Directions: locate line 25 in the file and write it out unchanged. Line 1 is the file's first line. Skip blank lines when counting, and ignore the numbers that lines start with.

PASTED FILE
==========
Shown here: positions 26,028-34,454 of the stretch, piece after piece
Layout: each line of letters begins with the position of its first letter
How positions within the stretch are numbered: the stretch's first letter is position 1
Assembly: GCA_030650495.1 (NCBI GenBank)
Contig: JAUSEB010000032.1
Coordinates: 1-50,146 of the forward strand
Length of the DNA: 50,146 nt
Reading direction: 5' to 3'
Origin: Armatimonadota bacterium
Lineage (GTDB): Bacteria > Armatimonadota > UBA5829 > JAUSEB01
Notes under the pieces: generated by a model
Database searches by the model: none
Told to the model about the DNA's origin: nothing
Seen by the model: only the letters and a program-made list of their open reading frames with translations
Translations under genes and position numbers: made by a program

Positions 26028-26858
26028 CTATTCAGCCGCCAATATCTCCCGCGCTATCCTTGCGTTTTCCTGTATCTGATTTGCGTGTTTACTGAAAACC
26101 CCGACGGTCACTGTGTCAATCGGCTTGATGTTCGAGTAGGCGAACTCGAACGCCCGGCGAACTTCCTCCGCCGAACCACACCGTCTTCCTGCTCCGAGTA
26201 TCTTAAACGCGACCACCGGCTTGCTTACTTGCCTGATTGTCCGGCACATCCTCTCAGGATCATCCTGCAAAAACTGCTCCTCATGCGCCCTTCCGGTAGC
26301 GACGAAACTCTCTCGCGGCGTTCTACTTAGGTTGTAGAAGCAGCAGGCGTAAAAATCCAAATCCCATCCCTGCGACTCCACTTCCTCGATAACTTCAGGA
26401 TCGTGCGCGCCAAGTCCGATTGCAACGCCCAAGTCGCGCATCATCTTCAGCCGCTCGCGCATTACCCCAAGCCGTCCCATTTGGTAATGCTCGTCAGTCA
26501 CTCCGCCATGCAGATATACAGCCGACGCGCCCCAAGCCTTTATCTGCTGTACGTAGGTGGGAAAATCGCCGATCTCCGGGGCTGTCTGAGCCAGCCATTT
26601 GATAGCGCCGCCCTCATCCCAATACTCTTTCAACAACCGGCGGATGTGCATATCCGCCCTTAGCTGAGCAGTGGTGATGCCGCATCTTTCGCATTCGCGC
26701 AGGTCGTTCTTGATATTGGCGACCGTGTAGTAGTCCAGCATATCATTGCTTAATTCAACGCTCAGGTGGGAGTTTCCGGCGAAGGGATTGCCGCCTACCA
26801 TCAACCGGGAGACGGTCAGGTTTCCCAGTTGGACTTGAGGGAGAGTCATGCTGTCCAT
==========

26801 TCAACCGGGAGACGGTCAGGTTTCCCAGTTGGACTTGAGGGAGAGTCATGCTGTCCAT